I am not that person interested in meditation and being zen and chilling out. I always appreciated yoga, but not for the meditative practice. Quite the opposite, I thought I thrived on excitement and constant movement and deadlines. However, as our family has grown and we strive to raise good healthy children and enjoy ourselves at the same time, we chose to look at ourselves and how we lead our lives. And what we found when we did that is that we are actually better people when we slow down just a little bit. I am a better person when I move a lot. I am more creative when I take the time to be present and engaged in the activity I am doing. My reactions are better and smarter when I pause to breathe.
Meditation/being present and mindful began for me with two catalysts:
- MindUp at my daughter’s elementary school and their “Mindful” breathing and tasting during the Nutrition classes I teach thanks to Beach Cities Health District (BCHD). This by the way is one of the cutest things ever… When you ring a chime and lookout over 20 or so 2nd graders who are squinting their eyes closed (some peeking), wiggling in their chairs, or pumping their arms up and down with a concentrated, furrowed brow as they strive to breathe and relax.
- Then a friend sent me a link to a free online weeklong meditation summit with MrsMindfulness – this was a really big tangible week of instruction that I devoured. What I really learned here is that different type of meditation works for everyone. And some of the speakers who stood out to me and information I walked away with are:
- Mindfulness – what does it actually mean? Re-engage with moment to moment living, process what is around you as it is happening
- What can you do in the next hour to be mindful – something small, making it a habit
- Getting spontaneity back, don’t take everything you do for granted. This one resonates with me greatly. Taking a different route to school or work, instead of the same mindless path (or you could argue taking the same path is meditative!); or challenging yourself to do something that scares you – this means putting yourself out there and really feeling everything that happens – the rush of anticipation, anxiety, a touch of worry, confidence, excitement and feeling every aspect of that experience.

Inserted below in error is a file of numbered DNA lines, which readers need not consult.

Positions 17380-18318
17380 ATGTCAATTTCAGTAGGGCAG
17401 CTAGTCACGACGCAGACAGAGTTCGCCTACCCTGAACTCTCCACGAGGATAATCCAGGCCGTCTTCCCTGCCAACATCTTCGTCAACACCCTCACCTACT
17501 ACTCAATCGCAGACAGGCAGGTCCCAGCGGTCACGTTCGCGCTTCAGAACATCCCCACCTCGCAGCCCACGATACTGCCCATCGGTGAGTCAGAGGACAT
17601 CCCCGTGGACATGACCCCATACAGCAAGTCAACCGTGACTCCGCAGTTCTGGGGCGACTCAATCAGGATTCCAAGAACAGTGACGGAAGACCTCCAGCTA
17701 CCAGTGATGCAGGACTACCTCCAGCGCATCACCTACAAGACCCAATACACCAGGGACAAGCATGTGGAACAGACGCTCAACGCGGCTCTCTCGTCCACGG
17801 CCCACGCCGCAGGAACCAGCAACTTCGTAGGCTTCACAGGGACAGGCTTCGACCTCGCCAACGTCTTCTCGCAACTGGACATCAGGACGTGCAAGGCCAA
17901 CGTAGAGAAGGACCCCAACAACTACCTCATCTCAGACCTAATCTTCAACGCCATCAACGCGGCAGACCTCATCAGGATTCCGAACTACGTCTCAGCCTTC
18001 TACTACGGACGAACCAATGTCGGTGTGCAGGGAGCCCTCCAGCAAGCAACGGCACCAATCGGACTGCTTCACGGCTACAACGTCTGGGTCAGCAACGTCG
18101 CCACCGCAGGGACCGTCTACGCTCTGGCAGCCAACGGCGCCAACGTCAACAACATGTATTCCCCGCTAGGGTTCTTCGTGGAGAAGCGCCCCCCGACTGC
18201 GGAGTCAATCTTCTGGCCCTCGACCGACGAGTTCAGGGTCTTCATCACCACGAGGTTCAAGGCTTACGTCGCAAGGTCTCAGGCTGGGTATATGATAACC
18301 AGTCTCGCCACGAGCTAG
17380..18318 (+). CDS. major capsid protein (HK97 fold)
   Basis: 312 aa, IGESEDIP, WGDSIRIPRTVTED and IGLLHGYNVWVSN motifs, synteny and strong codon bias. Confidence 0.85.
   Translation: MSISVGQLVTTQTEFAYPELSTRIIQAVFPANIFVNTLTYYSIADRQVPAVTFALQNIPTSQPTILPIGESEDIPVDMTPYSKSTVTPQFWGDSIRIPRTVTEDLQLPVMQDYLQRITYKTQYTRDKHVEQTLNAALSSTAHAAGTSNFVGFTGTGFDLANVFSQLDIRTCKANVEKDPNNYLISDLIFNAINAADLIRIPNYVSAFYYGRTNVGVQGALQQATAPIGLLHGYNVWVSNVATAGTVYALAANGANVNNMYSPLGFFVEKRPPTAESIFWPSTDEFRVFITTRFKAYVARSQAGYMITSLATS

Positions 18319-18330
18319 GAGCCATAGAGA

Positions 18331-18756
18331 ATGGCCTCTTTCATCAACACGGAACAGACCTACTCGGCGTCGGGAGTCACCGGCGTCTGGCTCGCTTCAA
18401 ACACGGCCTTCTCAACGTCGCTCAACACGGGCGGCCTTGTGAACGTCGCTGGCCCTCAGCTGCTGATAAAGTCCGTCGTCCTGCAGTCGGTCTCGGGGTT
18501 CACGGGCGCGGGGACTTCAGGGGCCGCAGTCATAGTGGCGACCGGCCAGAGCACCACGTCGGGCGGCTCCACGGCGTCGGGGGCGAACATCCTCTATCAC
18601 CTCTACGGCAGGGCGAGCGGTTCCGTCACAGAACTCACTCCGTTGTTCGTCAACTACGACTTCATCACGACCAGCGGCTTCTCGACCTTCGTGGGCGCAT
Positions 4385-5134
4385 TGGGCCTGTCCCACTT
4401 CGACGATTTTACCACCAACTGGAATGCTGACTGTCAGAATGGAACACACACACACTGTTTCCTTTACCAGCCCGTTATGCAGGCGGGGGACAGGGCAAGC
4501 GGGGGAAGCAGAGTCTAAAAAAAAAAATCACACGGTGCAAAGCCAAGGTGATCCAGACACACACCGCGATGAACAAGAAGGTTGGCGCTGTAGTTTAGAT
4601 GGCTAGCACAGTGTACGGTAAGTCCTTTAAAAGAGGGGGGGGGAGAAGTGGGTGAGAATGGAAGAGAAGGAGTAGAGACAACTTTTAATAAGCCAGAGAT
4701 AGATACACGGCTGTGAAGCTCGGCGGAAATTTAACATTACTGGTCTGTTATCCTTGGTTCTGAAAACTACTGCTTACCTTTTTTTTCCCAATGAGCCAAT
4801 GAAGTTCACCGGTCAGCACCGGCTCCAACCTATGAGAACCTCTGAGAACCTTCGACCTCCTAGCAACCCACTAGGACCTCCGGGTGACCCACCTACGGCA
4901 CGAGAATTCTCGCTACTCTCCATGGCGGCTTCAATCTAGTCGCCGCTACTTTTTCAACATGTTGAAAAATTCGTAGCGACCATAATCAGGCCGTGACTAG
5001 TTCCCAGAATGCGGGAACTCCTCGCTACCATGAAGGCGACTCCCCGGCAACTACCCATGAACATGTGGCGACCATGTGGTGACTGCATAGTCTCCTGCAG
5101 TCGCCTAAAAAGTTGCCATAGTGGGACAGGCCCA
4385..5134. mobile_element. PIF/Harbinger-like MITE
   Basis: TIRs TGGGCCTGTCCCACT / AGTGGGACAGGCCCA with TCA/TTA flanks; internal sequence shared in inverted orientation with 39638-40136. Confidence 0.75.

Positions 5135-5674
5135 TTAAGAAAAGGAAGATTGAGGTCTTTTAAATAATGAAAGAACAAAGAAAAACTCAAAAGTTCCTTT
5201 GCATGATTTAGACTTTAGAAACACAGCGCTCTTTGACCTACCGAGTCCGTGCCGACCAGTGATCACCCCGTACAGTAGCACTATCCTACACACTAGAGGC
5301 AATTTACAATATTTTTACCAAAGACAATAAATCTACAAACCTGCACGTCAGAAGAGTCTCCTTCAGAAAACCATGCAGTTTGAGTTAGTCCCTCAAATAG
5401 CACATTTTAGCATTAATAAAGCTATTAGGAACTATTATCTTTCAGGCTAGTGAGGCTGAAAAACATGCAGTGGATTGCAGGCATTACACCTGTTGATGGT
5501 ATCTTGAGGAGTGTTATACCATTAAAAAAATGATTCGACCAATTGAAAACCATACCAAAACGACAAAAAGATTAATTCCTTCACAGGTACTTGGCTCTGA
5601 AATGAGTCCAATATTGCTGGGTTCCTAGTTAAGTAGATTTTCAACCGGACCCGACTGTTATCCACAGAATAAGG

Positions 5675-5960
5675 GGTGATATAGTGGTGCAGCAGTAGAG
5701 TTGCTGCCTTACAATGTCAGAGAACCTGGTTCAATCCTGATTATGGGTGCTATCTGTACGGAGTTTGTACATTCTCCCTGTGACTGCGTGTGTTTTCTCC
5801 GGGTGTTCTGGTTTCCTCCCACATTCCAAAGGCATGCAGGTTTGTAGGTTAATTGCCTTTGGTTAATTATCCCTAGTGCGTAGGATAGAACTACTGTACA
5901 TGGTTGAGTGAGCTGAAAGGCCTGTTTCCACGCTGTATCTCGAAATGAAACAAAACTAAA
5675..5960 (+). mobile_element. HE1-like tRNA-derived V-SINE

- If you are interested in any of these subjects, take a look at what some of these experts have to say – their ideas and suggestions resonated with me most: Mark Williams, Russ Harris, Mirabai Bush, Michael Chaskalson, Richard Burnett, Danny Penman, Judson Brewer
In a nutshell, it’s not a one size fits all, but I knew I was ready to bring this attitude and these actions into my life.
One year since the initial “formal” introduction, two years since our big move from the NYC area to the west coast, several self help books (about the 4-hour work week and habits of highly effective people, Cameron Diaz Longevity, etc.), multiple conversations and of course me coming into my own, here’s where I am:
- I now journal two times daily (it’s been going strong for three months now). It’s just a few words jotted down (based on a recommendation from a podcast) and I frequently miss a morning or evening journal (travel derails it too!), but you can bet I am thinking it. Has it made me a better person? I don’t know for sure… but I know it turns my attention to the good things, it makes me acknowledge the accomplishments and it reminds me to be thankful for the small things and special people in my life.
- I try to meditate 10 minutes most weekdays. This doesn’t always happen and when it does, it happens at the playground, with one eye open (and my daughters think I am “feeling the force” lol!), but it’s what works for me now. The point is to clear your mind. I have other activities during the day that do that for me as well, including prepping for the day in a semi-dark kitchen while sipping warm water with lemon, or a hard, focused, sweaty workout.
- I draw – yes, sometimes before I brainstorm, I take the time to play with some adult coloring books and just let my mind wander. Also, when my kids ask me to color with them, I do. Even if it’s five minutes, I throw myself into the task.
- And, instead of just reading self help books, I am doing more. When I am doing an activity, I just do. And when I need a break, I dis-engage. When the focus is no longer there, I walk away and start the laundry or run an errand, or simply take a few minutes to move. And I hug my kids, hard, frequently.
All in all, I feel good and I would recommend trying a few of these items. If you’ve wondered where to start or looked for ways to slow your mind, take a look at this piece from the LA Times.